“This more understated role was considered to be in stark contrast to the Prime Minister’s (eventual) presence in the media.”
Praise for fire chief
There was unilateral and effusive praise for the fire chiefs, including NSW fire commissioner Shane Fitzsimmons, even if most could not remember his name.
And there was universal acceptance that climate change was a key factor in the fires but a range of views as to what could be actually done about it.
The groups were conducted on Wednesday night in Sydney and Thursday night in Melbourne and the level of disenchantment with the Prime Minister reflected the slide in his approval rating, which has been recorded in post-New Year published opinion polls.
Those who did not vote Liberal or National at the last election were most critical of Mr Morrison’s handling of the fires and were more likely to write him off as if he was irretrievably damaged.
“As far as I’m concerned, he’s done his dash,” was one representative response from people who said they voted either Labor, Green or “other” at the 2019 election.
“He’s completely finished it for me,” said another, while the perception that he was “dismissive and arrogant” and lacked empathy also permeated.
Negative views of Mr Morrison crystallised around his initial decision to holiday in Hawaii as the crisis flared, and were exacerbated by subsequent events, including an awkward meeting with fire victims in Cobargo and forgetting that there had been deaths on Kangaroo Island.
“Most participants were critical of the Prime Minister’s leadership during this crisis period. It was felt that the PM (and his advisers) had shown poor judgement at a number of stages as the crisis evolved,” the research showed.
“His primary failing was his absence. Despite general awareness that much of the responsibility to respond lay at state level, participants likened the crisis period to a time of war, and were adamant that he should have been present, standing ‘shoulder to shoulder’ with other Australians experiencing the bushfires.”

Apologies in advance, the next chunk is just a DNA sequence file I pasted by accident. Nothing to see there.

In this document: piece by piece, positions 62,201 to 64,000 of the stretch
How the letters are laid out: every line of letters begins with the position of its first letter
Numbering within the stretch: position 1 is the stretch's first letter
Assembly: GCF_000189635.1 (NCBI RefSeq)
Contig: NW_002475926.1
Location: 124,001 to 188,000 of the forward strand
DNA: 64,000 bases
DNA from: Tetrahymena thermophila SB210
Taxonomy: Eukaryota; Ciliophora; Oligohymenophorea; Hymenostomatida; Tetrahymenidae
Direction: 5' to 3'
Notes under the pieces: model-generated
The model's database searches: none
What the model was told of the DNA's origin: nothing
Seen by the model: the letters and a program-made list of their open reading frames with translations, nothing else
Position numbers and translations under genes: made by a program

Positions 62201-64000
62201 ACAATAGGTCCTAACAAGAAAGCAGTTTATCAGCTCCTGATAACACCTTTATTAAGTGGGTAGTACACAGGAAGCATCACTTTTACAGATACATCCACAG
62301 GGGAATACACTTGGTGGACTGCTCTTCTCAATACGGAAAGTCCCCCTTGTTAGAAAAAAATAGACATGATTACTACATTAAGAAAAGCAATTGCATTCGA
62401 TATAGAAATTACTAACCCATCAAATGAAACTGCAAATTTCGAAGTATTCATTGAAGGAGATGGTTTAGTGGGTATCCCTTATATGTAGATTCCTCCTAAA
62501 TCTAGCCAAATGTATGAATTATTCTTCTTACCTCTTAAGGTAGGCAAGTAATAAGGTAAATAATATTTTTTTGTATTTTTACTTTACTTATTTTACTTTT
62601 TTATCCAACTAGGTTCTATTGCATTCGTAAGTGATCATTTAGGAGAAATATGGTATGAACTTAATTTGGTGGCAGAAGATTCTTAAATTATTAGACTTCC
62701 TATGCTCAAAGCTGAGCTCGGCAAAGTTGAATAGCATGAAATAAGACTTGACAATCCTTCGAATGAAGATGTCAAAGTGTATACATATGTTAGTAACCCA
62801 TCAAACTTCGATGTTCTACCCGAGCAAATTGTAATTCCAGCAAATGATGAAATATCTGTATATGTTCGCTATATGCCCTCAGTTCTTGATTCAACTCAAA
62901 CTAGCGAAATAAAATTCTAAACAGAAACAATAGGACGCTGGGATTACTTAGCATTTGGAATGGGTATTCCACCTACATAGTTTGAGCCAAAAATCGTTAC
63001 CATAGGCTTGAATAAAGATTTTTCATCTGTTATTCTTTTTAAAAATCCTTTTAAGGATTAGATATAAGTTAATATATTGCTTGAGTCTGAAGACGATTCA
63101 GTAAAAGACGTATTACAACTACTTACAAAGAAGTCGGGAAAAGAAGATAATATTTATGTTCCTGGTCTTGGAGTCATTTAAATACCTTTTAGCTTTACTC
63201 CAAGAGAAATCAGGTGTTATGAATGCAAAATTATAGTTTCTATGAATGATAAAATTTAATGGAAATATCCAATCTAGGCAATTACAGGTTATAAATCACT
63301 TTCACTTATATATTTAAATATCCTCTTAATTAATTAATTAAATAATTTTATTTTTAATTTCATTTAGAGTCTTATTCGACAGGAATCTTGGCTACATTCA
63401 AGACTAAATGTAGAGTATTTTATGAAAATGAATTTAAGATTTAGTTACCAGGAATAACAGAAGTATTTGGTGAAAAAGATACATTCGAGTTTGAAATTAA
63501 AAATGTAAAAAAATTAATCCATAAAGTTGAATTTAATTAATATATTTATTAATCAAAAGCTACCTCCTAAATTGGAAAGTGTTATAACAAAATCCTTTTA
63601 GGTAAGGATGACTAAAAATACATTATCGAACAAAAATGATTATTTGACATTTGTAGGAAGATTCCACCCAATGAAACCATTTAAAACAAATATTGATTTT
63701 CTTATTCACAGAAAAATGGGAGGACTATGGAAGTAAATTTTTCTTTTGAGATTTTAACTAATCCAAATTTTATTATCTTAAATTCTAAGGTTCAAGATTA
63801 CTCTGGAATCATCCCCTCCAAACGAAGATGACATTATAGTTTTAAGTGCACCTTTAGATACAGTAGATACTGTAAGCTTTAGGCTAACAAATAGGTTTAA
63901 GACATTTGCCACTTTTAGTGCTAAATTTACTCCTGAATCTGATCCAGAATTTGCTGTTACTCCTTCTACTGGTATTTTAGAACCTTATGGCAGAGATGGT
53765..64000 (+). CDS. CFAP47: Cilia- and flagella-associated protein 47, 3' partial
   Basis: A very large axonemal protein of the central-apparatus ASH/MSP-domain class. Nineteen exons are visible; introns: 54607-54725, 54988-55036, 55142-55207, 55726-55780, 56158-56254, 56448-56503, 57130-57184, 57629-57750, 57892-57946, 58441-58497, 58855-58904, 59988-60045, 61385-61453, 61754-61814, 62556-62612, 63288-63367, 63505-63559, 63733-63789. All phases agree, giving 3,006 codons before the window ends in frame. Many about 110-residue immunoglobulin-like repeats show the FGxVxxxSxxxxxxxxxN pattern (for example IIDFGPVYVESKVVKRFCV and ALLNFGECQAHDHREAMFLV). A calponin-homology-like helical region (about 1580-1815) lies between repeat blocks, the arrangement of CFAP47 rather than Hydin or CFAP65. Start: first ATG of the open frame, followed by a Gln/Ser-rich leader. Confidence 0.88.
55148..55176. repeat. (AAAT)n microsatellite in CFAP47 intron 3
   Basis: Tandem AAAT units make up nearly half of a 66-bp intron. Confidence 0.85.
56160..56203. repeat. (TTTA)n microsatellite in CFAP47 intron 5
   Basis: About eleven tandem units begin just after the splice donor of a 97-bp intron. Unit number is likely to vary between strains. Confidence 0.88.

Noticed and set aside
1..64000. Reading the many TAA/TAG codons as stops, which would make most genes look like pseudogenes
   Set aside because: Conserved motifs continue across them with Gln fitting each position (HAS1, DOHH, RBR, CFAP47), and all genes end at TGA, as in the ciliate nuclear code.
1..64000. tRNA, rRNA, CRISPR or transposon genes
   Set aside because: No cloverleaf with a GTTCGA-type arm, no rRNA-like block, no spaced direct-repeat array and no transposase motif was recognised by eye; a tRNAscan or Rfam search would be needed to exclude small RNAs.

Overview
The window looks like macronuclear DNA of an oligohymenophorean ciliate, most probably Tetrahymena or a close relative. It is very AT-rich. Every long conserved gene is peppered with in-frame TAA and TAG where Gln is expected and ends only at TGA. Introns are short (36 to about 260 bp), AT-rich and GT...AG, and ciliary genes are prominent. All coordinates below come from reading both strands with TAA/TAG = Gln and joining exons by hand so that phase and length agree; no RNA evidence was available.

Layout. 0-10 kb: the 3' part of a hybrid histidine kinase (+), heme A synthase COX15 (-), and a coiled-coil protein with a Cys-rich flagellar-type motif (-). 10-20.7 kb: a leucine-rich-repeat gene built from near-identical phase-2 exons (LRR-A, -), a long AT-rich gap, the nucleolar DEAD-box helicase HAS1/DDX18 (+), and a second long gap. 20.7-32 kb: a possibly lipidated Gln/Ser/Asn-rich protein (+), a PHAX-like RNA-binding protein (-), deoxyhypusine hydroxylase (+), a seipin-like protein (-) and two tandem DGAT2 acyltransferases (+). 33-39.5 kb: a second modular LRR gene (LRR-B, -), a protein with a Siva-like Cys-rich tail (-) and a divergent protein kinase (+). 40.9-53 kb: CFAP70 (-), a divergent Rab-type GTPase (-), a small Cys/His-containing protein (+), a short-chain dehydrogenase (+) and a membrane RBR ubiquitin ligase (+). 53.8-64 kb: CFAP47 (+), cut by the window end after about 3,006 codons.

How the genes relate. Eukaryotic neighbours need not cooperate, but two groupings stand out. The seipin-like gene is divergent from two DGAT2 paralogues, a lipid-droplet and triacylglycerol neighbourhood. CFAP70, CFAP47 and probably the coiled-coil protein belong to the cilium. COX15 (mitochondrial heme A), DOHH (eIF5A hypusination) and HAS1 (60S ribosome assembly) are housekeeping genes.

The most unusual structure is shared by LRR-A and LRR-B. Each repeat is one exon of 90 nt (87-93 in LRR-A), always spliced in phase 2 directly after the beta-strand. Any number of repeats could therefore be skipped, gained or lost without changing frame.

There was nothing positive said about Mr Morrison’s handling of the situation, despite him calling out the military to help and committing $2 billion towards recovery efforts.
I just feel that he has been torn to pieces. It’s all been done by the media. They only show bad things.
— A 68-year-old builder.
However, those who voted Liberal at the last election, especially those in older age groups, recognised the failure of the Prime Minister to provide leadership but were more willing to blame others.
“I just feel that he has been torn to pieces,” said a 68-year-old builder.
“It’s all been done by the media. They only show bad things.”
A 73-year-old male retiree who voted Liberal noted Mr Morrison only won the election because voters disliked Bill Shorten and did not trust Labor.
His view that Mr Morrison had been let down by those who advise him was common among Liberal voters.
“(These voters) were more likely to believe that memories were short and that the next federal election was sufficiently far off for voters to have moved on,” the research showed.
“They felt that strong ongoing leadership, particularly in relation to the
economy, would likely be sufficient for Scott Morrison to recover from the current damage to his reputation.”
One of these voters told the focus group: “It depends on what he is coming up with with his policies,” he said.
“There are still a couple of years to go and people forget. This is an episode and he can come out of it.”
In comparison to Mr Morrison, Labor leader Anthony Albanese did not put a foot wrong throughout the crisis but there was little awareness of him and even among Labor voters, he was described as “weak” and “bland”.
“Participants did not seem to think he would have made the same mistakes as Morrison, but he was seen as bland by most voters – including those who had voted Labor at the last federal election – and therefore unlikely to have been capable of demonstrating better leadership,” the research concludes.
Commissioner Fitzsimmons was heralded unanimously by the Sydney voters as a man of ability and empathy who has demonstrated great leadership.
“He hasn’t had to receive empathy training. He comes across as very genuine, he knows his stuff,” said one.